Whitby North Yorkshire a seaside town sitting right on the coast, with a rich history and the setting for Bram Stoker’s Dracula, with the Abbey perching on the cliff tops. When you visit you can explore ornate cobbled paths, locally-owned shops, and great cafes. Whitby has a “Whitby Goth Weekend” which is a great weekend to dress up and see Steam Punk and Goths, plenty of side stalls around. Let’s not forget Whitby famous son voyager Captain James Cook immortalized in a monument up on West Cliff, where he can be seen looking out to his favourite place – the sea. Whitby Abbey is high on the cliff tops, you can walk up the 199 steps that lead up towards St Mary’s Church and Whitby Abbey. Whitby is only a short drive up the coast and is close to Far Grange Holiday Park.
Captain James Cook - FRS was born on 7 November 1728, James Cook moved to Whitby and became a trainee with a local shipping firm. The house where he lodged with his master is still in Whitby's Grape Lane and is now open to the public as the Captain Cook Memorial Museum. Later Cook was famous for his three voyages between 1768 and 1779 in the Pacific Ocean and to Australia. He learned his craft in Whitby vessels trading to the Baltic and two of the vessels he used on his long and perilous voyages – ‘Resolution’ and ‘Endeavour’ were built in Whitby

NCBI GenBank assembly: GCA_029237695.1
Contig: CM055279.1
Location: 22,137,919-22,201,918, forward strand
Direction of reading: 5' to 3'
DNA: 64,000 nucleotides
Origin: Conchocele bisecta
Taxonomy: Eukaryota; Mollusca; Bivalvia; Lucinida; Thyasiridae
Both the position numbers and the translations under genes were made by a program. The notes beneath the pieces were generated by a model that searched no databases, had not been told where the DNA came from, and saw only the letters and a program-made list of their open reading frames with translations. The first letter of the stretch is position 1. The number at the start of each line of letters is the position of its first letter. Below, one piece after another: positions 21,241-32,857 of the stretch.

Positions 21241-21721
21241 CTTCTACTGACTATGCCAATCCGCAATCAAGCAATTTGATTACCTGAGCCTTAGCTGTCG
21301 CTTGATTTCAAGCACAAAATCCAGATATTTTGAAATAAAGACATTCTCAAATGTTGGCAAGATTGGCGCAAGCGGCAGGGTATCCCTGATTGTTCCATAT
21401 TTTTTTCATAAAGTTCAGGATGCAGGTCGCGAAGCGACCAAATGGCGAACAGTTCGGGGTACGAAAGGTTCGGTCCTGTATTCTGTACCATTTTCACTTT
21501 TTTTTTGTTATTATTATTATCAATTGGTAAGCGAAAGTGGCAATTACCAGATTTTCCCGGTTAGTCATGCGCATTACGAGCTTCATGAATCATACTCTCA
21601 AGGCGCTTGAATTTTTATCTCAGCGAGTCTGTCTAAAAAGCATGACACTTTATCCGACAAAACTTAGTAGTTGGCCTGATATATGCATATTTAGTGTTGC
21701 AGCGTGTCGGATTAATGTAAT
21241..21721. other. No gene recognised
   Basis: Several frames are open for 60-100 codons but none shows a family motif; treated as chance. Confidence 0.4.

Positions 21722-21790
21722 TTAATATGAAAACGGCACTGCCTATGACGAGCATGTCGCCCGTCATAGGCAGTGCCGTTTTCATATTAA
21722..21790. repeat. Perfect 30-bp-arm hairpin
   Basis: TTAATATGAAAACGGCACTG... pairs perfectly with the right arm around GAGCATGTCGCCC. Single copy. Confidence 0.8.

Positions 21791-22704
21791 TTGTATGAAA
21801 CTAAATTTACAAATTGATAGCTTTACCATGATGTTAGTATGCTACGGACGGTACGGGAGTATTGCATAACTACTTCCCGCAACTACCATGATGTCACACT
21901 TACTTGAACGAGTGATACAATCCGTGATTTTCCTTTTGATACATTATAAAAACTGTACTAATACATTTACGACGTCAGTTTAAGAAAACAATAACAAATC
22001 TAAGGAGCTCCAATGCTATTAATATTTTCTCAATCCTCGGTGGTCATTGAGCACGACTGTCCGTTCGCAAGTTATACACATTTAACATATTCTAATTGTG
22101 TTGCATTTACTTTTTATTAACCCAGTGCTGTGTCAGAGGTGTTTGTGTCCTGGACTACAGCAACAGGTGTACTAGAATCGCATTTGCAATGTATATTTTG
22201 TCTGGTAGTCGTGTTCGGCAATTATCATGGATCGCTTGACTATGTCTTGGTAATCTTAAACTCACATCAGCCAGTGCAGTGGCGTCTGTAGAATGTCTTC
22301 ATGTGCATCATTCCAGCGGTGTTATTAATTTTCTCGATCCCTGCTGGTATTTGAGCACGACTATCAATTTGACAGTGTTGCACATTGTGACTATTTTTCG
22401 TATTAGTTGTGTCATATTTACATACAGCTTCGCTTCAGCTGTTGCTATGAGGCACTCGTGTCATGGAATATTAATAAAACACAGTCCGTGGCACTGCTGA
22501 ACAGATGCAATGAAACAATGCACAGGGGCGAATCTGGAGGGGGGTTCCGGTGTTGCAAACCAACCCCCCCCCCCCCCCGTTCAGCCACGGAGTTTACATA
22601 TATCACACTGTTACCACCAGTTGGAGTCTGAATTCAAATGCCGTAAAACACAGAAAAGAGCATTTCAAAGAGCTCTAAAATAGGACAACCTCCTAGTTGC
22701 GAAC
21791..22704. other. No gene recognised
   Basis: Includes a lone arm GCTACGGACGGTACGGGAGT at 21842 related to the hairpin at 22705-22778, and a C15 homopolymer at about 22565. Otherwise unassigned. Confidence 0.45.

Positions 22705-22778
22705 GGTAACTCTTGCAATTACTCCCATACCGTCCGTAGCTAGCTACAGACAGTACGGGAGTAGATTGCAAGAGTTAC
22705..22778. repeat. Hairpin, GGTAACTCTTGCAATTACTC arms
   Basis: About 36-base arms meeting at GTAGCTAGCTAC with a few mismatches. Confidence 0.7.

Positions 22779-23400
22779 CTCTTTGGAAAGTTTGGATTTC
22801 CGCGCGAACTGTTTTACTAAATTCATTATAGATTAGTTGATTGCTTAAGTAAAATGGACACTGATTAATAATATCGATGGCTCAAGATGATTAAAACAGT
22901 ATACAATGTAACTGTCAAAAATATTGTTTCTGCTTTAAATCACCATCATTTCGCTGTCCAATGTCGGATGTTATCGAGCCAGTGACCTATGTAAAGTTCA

Whitby Goth Weekend - is an alternative music festival held in Whitby. The event consists of two nights of live bands (Friday and Saturday) at the town's largest venue, The Spa Pavilion, and three days (Friday, Saturday and Sunday) of alternative trade stalls at the Spa Pavilion, Whitby Leisure Centre, and Whitby Brunswick Centre
Dracula - is a novel by Bram Stoker, published in 1897. Dracula is a vampire and lives in a castle located in Transylvanian. In the book Dracula comes to England and lands in the dead of night in Whitby.
Dracula is one of the most famous pieces of English literature. Many of the book's characters have entered popular culture.
Whitby Abbey - has been inspiring visitors for nearly 1500 years, centuries of history with the new interactive guide. You can visit the revamped museum to find out more about how the abbey inspired Caedmon, the first named English poet, and Bram Stoker, the author of 'Dracula'.
Whitby Abbey was a 7th-century Christian monastery that later became a Benedictine abbey.
The abbey and its possessions were confiscated by the crown under Henry VIII during the Dissolution of the Monasteries between 1536 and 1545.
Since that time, the ruins of the abbey have continued to be used by sailors as a landmark at the headland. Since the 20th century, the substantial ruins of the church have been declared a Grade I Listed building.